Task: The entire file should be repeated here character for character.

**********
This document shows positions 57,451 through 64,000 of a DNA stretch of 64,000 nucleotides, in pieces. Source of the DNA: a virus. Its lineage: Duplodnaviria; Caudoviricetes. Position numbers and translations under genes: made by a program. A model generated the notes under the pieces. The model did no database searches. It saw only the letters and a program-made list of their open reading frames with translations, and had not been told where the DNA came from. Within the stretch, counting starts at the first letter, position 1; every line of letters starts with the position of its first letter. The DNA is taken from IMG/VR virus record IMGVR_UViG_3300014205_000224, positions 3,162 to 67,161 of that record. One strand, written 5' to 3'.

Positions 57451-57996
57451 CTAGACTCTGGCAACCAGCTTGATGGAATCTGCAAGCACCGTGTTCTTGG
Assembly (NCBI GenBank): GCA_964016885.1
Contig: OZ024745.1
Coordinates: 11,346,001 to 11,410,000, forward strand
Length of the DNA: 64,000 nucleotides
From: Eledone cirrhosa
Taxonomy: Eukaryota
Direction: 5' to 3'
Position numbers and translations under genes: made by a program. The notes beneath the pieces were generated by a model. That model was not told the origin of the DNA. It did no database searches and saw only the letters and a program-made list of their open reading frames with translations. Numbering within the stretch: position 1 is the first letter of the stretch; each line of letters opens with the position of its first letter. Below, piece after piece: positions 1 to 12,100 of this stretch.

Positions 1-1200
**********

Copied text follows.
This document shows positions 57,451 through 64,000 of a DNA stretch of 64,000 nucleotides, in pieces. Source of the DNA: a virus. Its lineage: Duplodnaviria; Caudoviricetes. Position numbers and translations under genes: made by a program. A model generated the notes under the pieces. The model did no database searches. It saw only the letters and a program-made list of their open reading frames with translations, and had not been told where the DNA came from. Within the stretch, counting starts at the first letter, position 1; every line of letters starts with the position of its first letter. The DNA is taken from IMG/VR virus record IMGVR_UViG_3300014205_000224, positions 3,162 to 67,161 of that record. One strand, written 5' to 3'.

Positions 57451-57996
57451 CTAGACTCTGGCAACCAGCTTGATGGAATCTGCAAGCACCGTGTTCTTGG
Assembly (NCBI GenBank): GCA_964016885.1
Contig: OZ024745.1
Coordinates: 11,346,001 to 11,410,000, forward strand
Length of the DNA: 64,000 nucleotides
From: Eledone cirrhosa
Taxonomy: Eukaryota
Direction: 5' to 3'
Position numbers and translations under genes: made by a program. The notes beneath the pieces were generated by a model. That model was not told the origin of the DNA. It did no database searches and saw only the letters and a program-made list of their open reading frames with translations. Numbering within the stretch: position 1 is the first letter of the stretch; each line of letters opens with the position of its first letter. Below, piece after piece: positions 1 to 12,100 of this stretch.

Positions 1-1200